I have frequently observed that there is no path to independence which does not pass through a point at which there is direct and potentially acrimonious confrontation with the British state. This is necessarily so as to imagine that it might be possible to end the Union whilst adhering to laws and procedures designed to preserve it is to go against all logic.
Given that there must be confrontation – that the Scottish Government and Scottish Parliament must breach the British state’s rules in order to restore constitutional normality to Scotland – then it is clearly vital that this confrontation be on terms determined by the Scottish Government. It would be obvious folly to go head-to-head with the British state on ground of their choosing. The Scottish Government must choose the rule to break. It must decide the issue on which to confront the British state. And it must decide the manner and the timing of this confrontation.
There is no better issue on which to confront the British state than the matter of Scotland’s right of self-determination. On this issue in particular, the Scottish Government is on absolutely solid ground. The right of self-determination is guaranteed by the Charter of the United nations. The British state cannot have the power to deny or constrain that right. It’s asserted authority to effectively veto the right of Scotland’s people to determine the constitutional status of their nation and choose the form of government which best suits their needs cannot withstand challenge.
For this reason, the point of confrontation should be the requirement that the Scottish Parliament seek Westminster’s permission to hold a constitutional referendum.
The so-called ‘Section 30 order’ purports to be no more than a procedural device by which power in a reserved area is temporarily transferred to the Scottish Parliament. It is merely assumed that the British state is entitled to withhold said power in the first place. It is time that assumption was challenged.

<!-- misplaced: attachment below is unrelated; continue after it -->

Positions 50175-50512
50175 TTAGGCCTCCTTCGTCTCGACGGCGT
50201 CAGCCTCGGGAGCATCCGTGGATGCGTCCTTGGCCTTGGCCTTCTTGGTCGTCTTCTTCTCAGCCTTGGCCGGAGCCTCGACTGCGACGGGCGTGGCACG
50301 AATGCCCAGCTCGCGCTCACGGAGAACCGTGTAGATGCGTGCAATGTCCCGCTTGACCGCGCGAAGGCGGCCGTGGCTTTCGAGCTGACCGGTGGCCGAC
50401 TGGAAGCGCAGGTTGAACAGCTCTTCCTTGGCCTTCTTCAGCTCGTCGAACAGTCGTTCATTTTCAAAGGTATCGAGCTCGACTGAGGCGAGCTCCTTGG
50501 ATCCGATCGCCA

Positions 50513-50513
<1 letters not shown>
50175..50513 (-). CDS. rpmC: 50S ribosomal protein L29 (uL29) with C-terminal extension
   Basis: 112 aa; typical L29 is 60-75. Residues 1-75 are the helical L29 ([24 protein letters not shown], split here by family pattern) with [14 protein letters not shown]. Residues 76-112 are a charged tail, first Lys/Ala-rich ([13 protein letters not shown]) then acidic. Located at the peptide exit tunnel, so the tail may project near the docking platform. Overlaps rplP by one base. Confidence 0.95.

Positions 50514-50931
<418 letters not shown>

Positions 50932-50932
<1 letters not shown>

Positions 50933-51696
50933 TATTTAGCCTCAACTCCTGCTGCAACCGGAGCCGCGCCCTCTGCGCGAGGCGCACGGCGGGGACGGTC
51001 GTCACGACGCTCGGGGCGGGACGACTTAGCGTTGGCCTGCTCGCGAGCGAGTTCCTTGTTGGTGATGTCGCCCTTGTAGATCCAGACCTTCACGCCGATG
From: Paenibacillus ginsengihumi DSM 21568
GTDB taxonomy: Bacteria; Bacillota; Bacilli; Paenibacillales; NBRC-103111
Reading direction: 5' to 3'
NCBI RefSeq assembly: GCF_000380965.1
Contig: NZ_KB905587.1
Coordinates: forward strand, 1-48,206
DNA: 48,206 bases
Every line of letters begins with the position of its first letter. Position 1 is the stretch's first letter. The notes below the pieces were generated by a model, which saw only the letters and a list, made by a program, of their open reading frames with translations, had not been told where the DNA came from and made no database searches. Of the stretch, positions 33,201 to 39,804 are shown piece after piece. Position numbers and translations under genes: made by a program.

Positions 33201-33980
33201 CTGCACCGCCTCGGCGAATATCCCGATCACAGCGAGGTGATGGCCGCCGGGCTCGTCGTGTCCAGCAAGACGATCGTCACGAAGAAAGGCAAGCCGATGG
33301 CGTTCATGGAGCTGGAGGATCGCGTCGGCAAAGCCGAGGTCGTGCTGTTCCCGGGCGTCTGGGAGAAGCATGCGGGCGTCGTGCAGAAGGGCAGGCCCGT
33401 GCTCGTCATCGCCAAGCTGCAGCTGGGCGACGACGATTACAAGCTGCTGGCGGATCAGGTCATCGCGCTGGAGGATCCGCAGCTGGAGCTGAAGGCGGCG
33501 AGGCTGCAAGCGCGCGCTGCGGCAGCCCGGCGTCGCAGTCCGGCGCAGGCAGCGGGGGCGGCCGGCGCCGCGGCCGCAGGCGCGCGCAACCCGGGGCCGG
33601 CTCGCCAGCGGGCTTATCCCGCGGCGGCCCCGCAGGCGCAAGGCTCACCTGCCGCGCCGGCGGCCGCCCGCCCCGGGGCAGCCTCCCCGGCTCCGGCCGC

But the ‘Section 30’ requirement is much more than a mere procedural technicality. Without that requirement, and the provisions within which it is enshrined, devolution would not be possible. This is how the British state retains the power that is devolved. This is how the British ruling elite ensures that the sovereignty of the ‘Crown in Parliament’ is not challenged by the competing and wholly irreconcilable principle of popular sovereignty. It is only by putting shackles on the right of self-determination that the British state can play with devolution without compromising the single underlying and overarching purpose of the Union – to be a constitutional device whereby the people of Scotland are denied the full and effective exercise of their sovereignty.
The ‘Section 30’ requirement protects the Union. The Union protects the structures of power, privilege and patronage which define the British state.
Doubtless some will object that this represents an oversimplification of the issue. Perhaps. Or perhaps it reduces the issue to its essentials, stripping away the entanglements of legal argumentation that would bind us to a ‘status quo’ which disadvantages us not least by the manner in which it entangles us in legal argumentation.
The Scottish Government must explicitly reject the need for Westminster’s permission; declare its intention to proceed with a constitutional referendum on the basis of Scotland’s inalienable right of self-determination; and dare the British state to try and prevent the people of Scotland exercising a fundamental democratic right.
This must happen soon. There simply is no reason to delay. It is perfectly clear that, wherever the British state is heading, it is a place that Scotland does not want to go. Arguments about waiting to see the outcome of this or that process are without merit when there are no outcomes which are acceptable to Scotland.
I therefore suggest Thursday 19 September 2019 as the date of a referendum on the question of dissolving the Union.
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